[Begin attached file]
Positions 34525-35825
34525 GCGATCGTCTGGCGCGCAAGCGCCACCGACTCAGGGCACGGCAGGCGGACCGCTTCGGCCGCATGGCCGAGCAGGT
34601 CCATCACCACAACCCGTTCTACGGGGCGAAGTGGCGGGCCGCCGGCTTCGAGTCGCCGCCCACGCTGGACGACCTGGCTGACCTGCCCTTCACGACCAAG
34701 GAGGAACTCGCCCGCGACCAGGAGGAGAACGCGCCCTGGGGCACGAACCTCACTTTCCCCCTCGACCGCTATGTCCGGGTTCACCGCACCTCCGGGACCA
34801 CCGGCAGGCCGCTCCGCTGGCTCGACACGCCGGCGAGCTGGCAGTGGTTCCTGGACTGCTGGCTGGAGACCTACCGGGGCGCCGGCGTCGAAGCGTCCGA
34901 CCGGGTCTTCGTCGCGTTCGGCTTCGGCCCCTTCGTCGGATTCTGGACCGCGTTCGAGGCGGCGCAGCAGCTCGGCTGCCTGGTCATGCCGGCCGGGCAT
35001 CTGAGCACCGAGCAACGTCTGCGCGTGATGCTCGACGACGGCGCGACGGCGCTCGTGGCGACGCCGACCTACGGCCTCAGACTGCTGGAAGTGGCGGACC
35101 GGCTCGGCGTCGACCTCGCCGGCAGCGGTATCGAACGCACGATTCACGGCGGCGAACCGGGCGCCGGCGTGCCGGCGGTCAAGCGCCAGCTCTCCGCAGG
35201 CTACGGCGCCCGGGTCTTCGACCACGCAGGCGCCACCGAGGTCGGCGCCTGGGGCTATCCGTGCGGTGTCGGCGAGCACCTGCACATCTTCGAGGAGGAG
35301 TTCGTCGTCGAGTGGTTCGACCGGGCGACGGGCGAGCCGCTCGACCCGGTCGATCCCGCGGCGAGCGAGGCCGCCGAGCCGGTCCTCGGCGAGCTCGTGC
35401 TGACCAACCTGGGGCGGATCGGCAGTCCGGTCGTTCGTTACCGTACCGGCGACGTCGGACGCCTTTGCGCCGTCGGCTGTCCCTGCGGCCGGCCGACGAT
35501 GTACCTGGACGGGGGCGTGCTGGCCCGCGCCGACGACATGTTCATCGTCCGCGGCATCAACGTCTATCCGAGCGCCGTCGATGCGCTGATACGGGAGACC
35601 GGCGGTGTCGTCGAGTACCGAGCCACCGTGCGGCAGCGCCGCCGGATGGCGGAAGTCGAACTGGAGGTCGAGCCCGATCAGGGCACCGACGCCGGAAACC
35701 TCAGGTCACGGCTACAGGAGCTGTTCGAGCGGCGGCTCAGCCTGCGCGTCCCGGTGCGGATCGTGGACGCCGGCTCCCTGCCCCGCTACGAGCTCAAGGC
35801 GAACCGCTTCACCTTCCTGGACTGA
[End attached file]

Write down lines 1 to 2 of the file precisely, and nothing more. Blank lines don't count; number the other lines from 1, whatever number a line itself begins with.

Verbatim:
Positions 34525-35825
34525 GCGATCGTCTGGCGCGCAAGCGCCACCGACTCAGGGCACGGCAGGCGGACCGCTTCGGCCGCATGGCCGAGCAGGT